Finance Globe

U.S. financial and economic topics from several finance writers.
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Just Married? Joint vs. Separate Accounts

One of the happiest times in a couple’s life is joining together in holy matrimony. As you settle in your life together, one of the decisions you’ll have to make it whether to have separate or joint bank accounts. There are pros and cons to each, so think through the options.

Joint accounts

With a joint account, both spouses’ names are on the account. You’ll probably both deposit your checks into this one account. When it’s time to pay bills, one or both of you will write the checks (or pay online) from this account. Other spending also comes from this account.

One of the benefits of having a joint account is that all the family money is in the same place. You can easily tell the total amount you have to run your household. Budgeting can be much easier when all the funds are in just one account. Having two accounts means you’ll need open communication about what’s the account and what you’ll be spending. Neither spouse has to feel slighted about the other being stingy with “their” money.

There are some drawbacks to having just one account. Both people accessing the account must be careful not to overspend. You can’t take for granted that the balance is the same as the last time you checked because there are two people spending from the account. If you have a spouse with an addiction or spending problem, they could drain your account leaving no money to cover household expenses.

Another drawback is that there’s no privacy. Your spouse knows all your purchases, even when you’re purchasing a gift for him or her.

Separate accounts

Spouses may choose to keep their accounts separate. This is ok, too, but paying household bills will take a little more work. The two of you will have to write out a household budget and decide who is going to pay which bills. You may decide that one spouse is solely responsible for bills or you may split them up based on your incomes.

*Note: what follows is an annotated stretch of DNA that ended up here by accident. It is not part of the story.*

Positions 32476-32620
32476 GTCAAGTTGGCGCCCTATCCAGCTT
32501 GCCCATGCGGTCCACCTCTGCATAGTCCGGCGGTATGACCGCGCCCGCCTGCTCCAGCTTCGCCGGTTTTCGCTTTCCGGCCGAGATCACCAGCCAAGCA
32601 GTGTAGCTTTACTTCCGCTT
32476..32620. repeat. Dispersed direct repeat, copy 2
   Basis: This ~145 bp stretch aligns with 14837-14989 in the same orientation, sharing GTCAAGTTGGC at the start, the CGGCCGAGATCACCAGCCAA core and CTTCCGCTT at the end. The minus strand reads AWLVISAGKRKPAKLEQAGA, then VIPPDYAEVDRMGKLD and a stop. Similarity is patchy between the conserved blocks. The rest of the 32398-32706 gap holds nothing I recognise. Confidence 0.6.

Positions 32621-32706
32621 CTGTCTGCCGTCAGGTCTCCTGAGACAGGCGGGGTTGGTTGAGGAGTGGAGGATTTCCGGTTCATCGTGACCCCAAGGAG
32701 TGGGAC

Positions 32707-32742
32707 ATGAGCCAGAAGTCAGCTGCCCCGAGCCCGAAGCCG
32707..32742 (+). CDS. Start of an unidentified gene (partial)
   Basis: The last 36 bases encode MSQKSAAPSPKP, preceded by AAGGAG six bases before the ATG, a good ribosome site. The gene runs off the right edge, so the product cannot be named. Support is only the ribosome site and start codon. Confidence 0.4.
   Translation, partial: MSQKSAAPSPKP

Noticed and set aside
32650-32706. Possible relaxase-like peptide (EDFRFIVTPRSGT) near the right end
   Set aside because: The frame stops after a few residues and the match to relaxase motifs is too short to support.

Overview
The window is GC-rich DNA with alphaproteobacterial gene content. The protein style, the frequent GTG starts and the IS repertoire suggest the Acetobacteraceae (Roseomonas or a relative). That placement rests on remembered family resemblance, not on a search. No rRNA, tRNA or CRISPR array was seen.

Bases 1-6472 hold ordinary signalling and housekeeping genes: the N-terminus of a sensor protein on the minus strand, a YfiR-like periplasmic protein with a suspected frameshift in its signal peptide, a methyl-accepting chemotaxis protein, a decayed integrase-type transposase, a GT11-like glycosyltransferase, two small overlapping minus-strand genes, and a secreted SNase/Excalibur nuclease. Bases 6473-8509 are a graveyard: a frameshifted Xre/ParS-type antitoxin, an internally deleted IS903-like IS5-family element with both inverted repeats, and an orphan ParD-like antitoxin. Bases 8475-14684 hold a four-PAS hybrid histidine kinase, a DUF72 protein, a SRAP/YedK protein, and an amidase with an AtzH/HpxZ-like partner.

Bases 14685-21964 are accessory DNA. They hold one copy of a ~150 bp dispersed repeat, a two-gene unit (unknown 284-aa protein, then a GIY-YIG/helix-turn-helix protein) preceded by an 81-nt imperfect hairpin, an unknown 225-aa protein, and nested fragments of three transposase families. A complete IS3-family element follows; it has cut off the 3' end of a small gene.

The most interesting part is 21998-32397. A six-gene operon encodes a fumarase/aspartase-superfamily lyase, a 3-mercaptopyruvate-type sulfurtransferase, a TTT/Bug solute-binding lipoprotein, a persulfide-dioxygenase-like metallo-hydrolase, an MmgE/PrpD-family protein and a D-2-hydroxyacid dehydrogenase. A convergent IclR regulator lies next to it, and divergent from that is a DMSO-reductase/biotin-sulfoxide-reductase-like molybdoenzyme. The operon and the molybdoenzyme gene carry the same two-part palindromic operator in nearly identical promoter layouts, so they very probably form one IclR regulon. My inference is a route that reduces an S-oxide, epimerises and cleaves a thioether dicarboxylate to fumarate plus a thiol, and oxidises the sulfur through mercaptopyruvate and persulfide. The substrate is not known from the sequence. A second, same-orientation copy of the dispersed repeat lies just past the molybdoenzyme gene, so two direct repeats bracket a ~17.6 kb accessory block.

While the accounts are separate that doesn’t necessarily mean that each account off limits to the other spouse. You can still make it so both spouses have access to the accounts, with one spouse primarily accessing the account.

With separate accounts, there may be a little more freedom to spend without needing to discuss it first. Some couples don’t feel it’s necessary to discuss every single financial decision. That’s ok as long as you’re not using the separate account to hide serious financial issues from your spouse.


Who says you have to choose one or the other. You and your spouse can have several accounts:

A joint checking account for paying bills. You may both deposit a certain amount of money in the account to cover household bills. Or, you may have all your paycheck deposited in the joint account and divide up the leftovers.

A joint savings account for meeting family savings goals. You’d both contribute to the savings account for things like home or car down payment, family vacation, or holiday spending.

Separate accounts for each spouse. Spouses may want some freedom to spend after all the bills are paid, so you have a separate checking (or savings account) that holds money you can freely spend.

There’s not necessarily a hard right or wrong here. You and your spouse should choose what works best for your marriage. If you set up accounts one way and it becomes a point of contention, figure out the root of the problem and change the account setup, if necessary.
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Wednesday, 24 April 2024

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